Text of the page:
Ashdod woman dies after medic is mistakenly told it wasn’t an emergency

Erroneous information came from Magen David Adom, according to United Hatzalah volunteer.

United Hatzalah (photo credit: UNITED HATZALAH‏)
United Hatzalah
(photo credit: UNITED HATZALAH‏)
A woman died in Ashdod this week because of “erroneous information” that Magen David Adom provided on the case at its emergency number, according to a volunteer medic of United Hatzalah, Israel Radio and other sources reported on Wednesday morning.
According to the radio report, the Hatzalah emergency medical service received notice of a woman suffering from respiratory difficulties who needed urgent treatment. The Hatzalah responder contacted MDA’s emergency facility in the city but said he was told by the national ambulance service that “there was not an emergency that warranted getting to the spot.”
A few hours later, Hatzalah learned that indeed there was an emergency and that the woman needed resuscitation, which she did not get. The family said that when an MDA ambulance finally arrived, late, the medics declared her dead.
There has been much tension and a lack of harmony for years between MDA – the national ambulance, blood supply and first aid service which by law must charge for all its services – and the fully volunteer UH, which provides its services free of charge.
MDA insists that to receive accurate and speedy information, all Hatzalah medics must download MDA’s app. Hatzalah counters that the MDA app is “inferior” to the one Hatzalah developed and only includes part of the information needed to arrive at the exact location of an emergency.
“We have looked into using the application for our volunteers and have found it to be insufficient,” the United Hatzalah spokesman’s office said in a statement.
MDA spokesman Zaki Heller told The Jerusalem Post that the matter was a “big lie that United Hatzalah people are spreading intentionally because of their financial interests. The specific on-duty medic who called the MDA number did so after receiving the call and all the details, as he received during five additional calls for help that same day, in which he also received exact details.”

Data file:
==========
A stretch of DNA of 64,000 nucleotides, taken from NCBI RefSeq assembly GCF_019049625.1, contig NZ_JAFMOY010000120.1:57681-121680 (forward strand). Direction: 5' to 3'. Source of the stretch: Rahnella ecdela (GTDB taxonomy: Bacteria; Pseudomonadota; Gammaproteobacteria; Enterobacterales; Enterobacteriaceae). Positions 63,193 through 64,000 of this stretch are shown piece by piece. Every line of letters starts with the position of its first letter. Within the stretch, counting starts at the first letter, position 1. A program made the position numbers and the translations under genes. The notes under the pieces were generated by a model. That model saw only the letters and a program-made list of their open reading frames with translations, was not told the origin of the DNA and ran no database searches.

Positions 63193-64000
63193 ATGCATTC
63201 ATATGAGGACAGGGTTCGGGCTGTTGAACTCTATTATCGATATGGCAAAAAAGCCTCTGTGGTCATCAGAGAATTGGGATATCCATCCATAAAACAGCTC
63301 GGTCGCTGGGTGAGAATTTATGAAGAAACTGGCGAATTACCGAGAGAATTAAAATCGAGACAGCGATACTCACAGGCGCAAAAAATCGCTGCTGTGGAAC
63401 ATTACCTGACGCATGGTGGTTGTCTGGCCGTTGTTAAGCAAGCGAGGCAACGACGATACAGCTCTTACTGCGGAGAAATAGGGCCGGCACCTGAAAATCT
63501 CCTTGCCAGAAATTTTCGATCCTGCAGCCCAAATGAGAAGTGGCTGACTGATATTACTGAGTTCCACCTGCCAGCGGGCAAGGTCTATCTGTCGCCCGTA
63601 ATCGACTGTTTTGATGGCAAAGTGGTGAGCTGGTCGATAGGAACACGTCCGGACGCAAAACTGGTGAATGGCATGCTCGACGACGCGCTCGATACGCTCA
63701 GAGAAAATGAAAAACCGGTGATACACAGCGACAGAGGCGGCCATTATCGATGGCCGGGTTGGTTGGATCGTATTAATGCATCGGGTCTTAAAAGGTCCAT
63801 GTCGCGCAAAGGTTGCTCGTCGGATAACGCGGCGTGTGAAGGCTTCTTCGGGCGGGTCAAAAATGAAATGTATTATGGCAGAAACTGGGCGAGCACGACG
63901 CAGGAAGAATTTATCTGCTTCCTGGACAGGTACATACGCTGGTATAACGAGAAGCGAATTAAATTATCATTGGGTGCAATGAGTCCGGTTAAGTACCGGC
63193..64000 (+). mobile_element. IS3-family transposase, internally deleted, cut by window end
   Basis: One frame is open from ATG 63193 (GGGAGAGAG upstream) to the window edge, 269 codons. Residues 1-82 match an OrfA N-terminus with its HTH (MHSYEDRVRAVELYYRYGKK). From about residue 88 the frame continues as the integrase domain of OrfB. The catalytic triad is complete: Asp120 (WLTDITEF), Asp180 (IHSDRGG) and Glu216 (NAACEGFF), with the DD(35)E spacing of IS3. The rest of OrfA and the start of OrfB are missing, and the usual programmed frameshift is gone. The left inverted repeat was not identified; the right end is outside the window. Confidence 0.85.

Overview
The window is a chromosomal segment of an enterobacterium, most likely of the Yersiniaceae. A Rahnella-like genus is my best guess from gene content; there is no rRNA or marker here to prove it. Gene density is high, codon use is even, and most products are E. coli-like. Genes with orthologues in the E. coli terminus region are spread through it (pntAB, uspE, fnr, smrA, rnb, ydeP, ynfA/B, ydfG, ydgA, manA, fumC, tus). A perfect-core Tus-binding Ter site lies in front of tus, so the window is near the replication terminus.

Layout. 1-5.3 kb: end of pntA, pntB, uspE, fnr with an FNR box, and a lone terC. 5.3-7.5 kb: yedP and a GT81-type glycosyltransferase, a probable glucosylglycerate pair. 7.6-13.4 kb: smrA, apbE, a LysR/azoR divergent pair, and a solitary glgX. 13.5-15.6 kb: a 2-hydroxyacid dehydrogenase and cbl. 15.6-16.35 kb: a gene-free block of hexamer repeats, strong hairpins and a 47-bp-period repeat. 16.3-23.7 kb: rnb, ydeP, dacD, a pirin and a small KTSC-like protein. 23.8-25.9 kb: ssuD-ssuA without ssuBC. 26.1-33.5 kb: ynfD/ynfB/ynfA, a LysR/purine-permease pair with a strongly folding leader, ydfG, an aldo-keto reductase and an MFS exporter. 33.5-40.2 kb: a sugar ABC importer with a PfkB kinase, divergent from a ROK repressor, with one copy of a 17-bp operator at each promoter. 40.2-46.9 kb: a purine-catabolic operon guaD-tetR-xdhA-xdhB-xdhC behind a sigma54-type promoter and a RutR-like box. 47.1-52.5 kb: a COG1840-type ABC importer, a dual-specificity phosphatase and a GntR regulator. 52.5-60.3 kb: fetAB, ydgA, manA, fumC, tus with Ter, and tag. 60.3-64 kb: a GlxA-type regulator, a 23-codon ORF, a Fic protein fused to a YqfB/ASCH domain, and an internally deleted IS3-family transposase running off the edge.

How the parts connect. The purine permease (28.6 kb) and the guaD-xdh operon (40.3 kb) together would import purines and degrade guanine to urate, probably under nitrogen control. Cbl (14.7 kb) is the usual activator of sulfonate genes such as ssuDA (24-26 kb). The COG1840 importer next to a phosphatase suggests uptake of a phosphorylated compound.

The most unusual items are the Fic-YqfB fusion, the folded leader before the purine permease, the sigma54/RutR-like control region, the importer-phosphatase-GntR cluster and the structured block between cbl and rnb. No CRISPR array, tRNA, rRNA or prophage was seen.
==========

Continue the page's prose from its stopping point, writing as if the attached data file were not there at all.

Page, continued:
As for the incident, “Apparently this involved a human error for which the [Hatzalah] medic was sent to a similar emergency event same time in the same city. The matter is being investigated. Contrary to the false claims of United Hatzalah,” he said, every medic is instructed to download the app which MDA’s emergency center uses to transfers information to all on-duty medics in 20 different rescue organizations, and that happened in this case as well.
Any claim that an organization or some Hatzalah rescue workers are kept out of the loop, he concluded, is “cynical use of an unfortunate event, slander and no more.”
Hatzalah volunteers often arrive within three minutes due to their community-based response program and speedy ambucycles, while MDA’s ambulances are known to arrive later due to traffic and other problems.
Asked to comment, the Health Ministry spokesman said it regarded with much importance the “pre-hospitalization emergency services available” and that it was vital to shorten reaction times of medics and paramedics.
The ministry added that a year ago, “in cooperation with the two organizations, it set down operational outlines so that medics who are closest to the scene can arrive quickly and treat the patient no matter whether the medics belong to UH or MDA. But so far, it has not been fully implemented for various reasons. The ministry is working with the two organizations to bring about the optimum functioning of medics in emergencies,” the spokesman said.